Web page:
sudo ufw enable

Step 6: Checking UFW Status

You can view the status of UFW and the rules that are currently applied by using the following command:

sudo ufw status

By following this UFW tutorial, you can successfully install and enable UFW on your server. This initial setup makes further configurations easy. UFW is so customizable and allows you to add specific rules to allow or block traffic as needed.

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Basic UFW Commands and Syntax

UFW is designed to be easy to use; that’s why it has straightforward commands and a clear syntax that simplifies firewall management. Understanding these basic commands and their syntax helps you a lot in configuring and maintaining your server’s firewall. In the last section of our UFW tutorial, we covered enabling UFW. So, let’s start this section with the command that allows you to disable UFW on your system.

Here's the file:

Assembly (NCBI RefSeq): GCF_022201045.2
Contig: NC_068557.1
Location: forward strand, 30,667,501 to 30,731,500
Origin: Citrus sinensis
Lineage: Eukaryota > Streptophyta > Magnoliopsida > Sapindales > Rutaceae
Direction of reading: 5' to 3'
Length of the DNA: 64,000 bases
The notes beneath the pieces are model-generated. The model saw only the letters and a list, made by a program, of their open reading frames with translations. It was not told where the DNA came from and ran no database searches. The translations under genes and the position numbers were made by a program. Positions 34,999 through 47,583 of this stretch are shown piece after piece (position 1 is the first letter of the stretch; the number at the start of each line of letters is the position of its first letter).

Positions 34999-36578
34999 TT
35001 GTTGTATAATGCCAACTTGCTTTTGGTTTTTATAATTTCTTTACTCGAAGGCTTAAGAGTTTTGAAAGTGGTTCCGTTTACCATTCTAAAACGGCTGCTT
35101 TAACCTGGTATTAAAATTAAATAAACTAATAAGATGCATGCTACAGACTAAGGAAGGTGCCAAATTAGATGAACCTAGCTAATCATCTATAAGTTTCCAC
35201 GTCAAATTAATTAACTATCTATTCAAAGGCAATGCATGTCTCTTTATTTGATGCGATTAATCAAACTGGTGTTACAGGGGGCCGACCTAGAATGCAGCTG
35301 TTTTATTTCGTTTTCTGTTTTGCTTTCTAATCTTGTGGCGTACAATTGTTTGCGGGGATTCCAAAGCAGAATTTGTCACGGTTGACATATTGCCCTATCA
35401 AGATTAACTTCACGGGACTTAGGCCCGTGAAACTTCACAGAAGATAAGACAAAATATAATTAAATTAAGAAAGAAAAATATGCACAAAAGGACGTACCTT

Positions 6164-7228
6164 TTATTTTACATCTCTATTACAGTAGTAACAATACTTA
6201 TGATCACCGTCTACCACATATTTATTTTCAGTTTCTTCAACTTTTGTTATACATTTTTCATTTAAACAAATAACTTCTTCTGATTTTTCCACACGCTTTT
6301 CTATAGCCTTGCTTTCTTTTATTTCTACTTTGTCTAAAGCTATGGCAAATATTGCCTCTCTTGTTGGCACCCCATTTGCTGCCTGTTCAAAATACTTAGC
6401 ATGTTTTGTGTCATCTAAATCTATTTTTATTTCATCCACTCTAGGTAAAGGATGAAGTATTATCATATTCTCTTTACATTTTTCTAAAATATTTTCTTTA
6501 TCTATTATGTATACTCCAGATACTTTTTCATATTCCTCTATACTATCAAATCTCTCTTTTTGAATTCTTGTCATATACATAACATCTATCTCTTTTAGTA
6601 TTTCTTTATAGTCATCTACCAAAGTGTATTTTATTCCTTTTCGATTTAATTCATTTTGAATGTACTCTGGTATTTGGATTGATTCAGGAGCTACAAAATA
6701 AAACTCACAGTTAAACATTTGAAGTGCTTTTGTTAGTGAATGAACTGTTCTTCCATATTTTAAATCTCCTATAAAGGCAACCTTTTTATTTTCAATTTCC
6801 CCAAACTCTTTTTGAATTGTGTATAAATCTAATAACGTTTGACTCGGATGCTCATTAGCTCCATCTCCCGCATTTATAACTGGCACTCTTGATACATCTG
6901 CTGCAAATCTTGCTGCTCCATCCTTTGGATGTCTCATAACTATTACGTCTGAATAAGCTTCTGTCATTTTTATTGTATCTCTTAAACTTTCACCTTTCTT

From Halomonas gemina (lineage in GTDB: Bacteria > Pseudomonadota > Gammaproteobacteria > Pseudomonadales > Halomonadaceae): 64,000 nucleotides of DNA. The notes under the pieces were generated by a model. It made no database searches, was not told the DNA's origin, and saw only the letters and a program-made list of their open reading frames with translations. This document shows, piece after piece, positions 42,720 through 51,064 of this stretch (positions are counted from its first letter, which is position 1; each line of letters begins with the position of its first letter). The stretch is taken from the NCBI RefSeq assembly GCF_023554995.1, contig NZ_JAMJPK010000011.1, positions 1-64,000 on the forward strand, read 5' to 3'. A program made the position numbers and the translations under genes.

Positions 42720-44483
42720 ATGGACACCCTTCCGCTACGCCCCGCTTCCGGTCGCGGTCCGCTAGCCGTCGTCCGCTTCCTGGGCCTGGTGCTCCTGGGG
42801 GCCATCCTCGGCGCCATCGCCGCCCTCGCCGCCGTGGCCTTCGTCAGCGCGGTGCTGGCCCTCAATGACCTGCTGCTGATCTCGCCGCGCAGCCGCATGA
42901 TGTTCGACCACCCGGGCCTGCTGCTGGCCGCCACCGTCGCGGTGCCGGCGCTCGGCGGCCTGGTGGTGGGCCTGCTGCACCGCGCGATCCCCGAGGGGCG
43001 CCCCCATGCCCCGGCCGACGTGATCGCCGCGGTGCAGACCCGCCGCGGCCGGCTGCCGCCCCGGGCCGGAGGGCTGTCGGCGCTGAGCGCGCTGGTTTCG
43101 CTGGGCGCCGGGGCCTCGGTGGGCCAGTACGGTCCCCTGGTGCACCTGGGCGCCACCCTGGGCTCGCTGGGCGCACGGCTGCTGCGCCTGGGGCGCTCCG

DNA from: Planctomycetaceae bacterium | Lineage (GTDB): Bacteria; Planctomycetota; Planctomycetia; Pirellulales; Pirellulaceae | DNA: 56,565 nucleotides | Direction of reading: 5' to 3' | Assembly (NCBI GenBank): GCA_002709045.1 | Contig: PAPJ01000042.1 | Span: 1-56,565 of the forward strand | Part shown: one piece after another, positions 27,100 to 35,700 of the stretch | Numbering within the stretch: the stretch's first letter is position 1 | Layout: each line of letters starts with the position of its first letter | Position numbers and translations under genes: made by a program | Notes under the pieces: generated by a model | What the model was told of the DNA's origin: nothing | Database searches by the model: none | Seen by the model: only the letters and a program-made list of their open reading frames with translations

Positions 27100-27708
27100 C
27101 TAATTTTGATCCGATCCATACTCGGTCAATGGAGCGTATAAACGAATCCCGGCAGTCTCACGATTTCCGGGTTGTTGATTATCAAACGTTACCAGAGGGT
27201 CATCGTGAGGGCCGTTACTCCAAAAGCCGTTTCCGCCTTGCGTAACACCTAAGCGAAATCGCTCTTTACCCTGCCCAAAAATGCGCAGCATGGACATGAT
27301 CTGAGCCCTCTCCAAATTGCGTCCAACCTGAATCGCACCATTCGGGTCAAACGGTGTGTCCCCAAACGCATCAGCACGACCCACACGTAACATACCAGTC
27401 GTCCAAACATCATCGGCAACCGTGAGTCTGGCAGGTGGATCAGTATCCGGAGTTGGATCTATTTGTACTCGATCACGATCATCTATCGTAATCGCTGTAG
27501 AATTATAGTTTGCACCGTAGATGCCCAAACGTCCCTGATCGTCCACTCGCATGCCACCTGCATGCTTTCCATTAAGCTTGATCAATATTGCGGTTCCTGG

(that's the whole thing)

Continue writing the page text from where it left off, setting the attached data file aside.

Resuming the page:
Disabling UFW

For troubleshooting or maintenance reasons, you may need to disable UFW. This command does that for you:

sudo ufw disable

Checking UFW Status

If you regularly check the status of UFW, you’ll know which rules are currently active. So, you can make sure the firewall is acting just the way you expect it to. You can check the status of UFW with the following UFW command:

sudo ufw status

You can use the verbose option after this command to get more details about UFW status.

sudo ufw status verbose

Allowing Traffic

One of the primary functions of UFW is to allow or deny traffic based on your security requirements. If you want to allow traffic through a specific port, you should use the allow command followed by the port number and protocol (tcp/udp). Here’s an example:

sudo ufw allow 22/tcp

This command allows incoming SSH connections on port 22 using the TCP protocol.

Denying Traffic

Similarly, to block traffic, you should use the deny command.

sudo ufw deny 23/tcp

This command blocks incoming Telnet connections on port 23 using the TCP protocol.

Allowing Traffic by IP Address

UFW even allows you to allow or deny traffic from specific IP addresses. This way, you can have more specific security rules. Here’s an example:

sudo ufw allow from